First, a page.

Just Seventeen – the Bible of teenage girls all over Britain. In reality though, it was mainly read by 8 year olds who’d nicked their older sisters’ copies.
I regularly stole my big sister’s Just Seventeens, then went to my super top secret hiding place (my room) to read them. It’s a good job I did, because when I actually reached the age of seventeen, I was far too busy going to the pub to read magazine articles about Boyzone and making your own lip balm.
But, then, it never was for young adults. Just Seventeen’s launch editor, David Hepworth, revealed how the magazine’s name came about:
“It’s always funny to reflect on the names that magazines could have had. Steve Bush, the art director, wanted to call it ‘Sasha’. We had to call it Seventeen because that was the right title for a magazine for 14 year olds. The publishers of the American magazine of the same name made legal noises and so we had to come up with an alternative. Peter Strong, the publisher, suggested adding the word ‘just’. It wasn’t until years later I realised he must have got that idea from the Beatles song I Saw Her Standing There.
But back when I was a kid in the early 90s, I loved Just Seventeen. During my hours of illicit reading, I would pore over every page, not fully understanding anything but agreeing with it like I did.
I even found the adverts interesting, as they were for ‘grown up stuff’. Looking back they were nothing of the sort, but Tampax and CDs were the height of sophistication to me. I’d like to share some of these adverts now. Tucked away in between articles about crimpers and how to show a boy you like him without even looking at him were ads targeted at the modern, aspirational girl. And adverts for “temp’ry tattoos”. Let’s take a look –
1. Make your Fathers Day at Woolworths
An ad implying that not only does your dad love Mr Bean and chocolate eclairs, but also that he would leave your mother for Michelle Pfeiffer given half the chance. My dad wouldn’t do this. He’s in love with some weathergirl from Sky News.
2. Stay cool with Coca Cola
And win a Sega Mega Drive, no less! I think they mean you can win one of the 500 they have, not all 500, as that would be a bit pointless. Also featured is an invitation to buy some official 1992 Olympics merchandise at “chillin’ prices”. Look how rad those people are. I can’t choose between their hats.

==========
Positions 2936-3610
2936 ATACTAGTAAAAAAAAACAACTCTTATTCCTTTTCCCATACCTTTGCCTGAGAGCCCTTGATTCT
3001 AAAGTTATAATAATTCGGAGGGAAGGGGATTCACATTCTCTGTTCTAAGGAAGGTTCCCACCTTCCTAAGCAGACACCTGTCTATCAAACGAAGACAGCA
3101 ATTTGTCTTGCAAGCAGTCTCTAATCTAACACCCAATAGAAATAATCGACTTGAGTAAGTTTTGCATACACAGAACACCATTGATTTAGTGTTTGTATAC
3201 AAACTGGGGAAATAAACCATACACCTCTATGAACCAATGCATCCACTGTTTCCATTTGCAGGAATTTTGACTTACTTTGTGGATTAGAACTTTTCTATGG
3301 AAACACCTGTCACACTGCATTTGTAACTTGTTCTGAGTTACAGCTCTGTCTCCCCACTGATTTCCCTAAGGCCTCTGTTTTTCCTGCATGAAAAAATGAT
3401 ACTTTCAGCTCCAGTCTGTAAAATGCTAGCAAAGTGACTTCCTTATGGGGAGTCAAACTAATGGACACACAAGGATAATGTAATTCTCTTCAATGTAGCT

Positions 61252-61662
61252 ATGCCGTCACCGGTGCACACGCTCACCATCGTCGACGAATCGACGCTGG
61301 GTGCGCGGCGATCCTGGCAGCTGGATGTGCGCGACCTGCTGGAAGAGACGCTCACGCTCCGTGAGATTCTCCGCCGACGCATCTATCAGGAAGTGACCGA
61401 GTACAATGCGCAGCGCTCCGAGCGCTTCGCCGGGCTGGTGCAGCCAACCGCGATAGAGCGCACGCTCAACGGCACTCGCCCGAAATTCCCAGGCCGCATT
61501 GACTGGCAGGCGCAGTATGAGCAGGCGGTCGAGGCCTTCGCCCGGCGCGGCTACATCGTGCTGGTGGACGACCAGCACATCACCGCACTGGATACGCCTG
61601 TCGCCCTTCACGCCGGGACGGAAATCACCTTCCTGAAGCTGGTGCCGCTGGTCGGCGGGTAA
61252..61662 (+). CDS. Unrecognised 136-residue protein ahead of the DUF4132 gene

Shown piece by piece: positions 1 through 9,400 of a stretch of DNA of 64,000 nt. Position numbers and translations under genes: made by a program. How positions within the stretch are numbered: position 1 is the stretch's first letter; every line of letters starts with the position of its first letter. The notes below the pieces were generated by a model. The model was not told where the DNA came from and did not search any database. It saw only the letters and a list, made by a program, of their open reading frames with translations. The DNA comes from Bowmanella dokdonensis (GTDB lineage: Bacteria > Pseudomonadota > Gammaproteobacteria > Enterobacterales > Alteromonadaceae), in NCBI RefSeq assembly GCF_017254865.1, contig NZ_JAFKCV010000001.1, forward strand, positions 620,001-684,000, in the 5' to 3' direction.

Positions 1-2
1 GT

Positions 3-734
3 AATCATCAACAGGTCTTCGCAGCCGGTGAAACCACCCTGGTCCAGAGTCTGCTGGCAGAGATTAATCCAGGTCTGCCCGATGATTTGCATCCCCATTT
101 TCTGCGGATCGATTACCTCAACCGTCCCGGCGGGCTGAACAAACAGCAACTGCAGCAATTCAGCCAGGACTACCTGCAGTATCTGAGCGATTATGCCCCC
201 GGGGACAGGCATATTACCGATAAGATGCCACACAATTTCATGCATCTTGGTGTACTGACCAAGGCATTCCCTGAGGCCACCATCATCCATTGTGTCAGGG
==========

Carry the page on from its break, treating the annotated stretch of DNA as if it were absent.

3. Robbie Craig’s new single
I have no idea who Robbie Craig is, but he had a new single out in 1992, and I think he’s a ‘hunk’. Double denim alert.
4. Personalised cosmetics from Pia
I always wanted to send one of these forms off, but I never had any money, having spent it all on chocolate and the Beano. Simply fill in the questionnaire, and “our Beauty Experts will decide what ‘look’, what ‘image’ will suit you best.” I think they mean they’ll send you some eyeshadow that goes with your hair. I don’t think I was even allowed to wear make up at the time, so if I ever had sent off for this, I’d have probably just played with the make up until it all got broken or lost.
5. TSB help you buy trainers
TSB have made their way back to the high street recently, but they haven’t yet regained the iconic status they had in the 80s and 90s. 16 – 20 year olds opening an account can get £15 off at Olympus Sport, and their own chequebook! Very swish. Sadly the offer closes on October 31st 1992, so I might have missed the deadline.
6. Michael Jackson and tapes
Sony have teamed up with Woolworths to offer you the chance to win Michel Jackson concert tickets. If you don’t win the competition, you can use the tapes to record snippets of his songs off Atlantic 252.
7. Temp’ry tattoos
No idea why they’ve used an apostrophe there. Back in 1992, rub-on tattoos weren’t nearly as ubiquitous as they are now. If you put one on, it wasn’t beyond the realms of possibility that your friends would think you’d got an actual tattoo. For cool points, let them think your tattoo is real. When it starts peeling off a few days later, act nonchalant and claim that you “got bored with it” so you’re having it removed a bit at a time.
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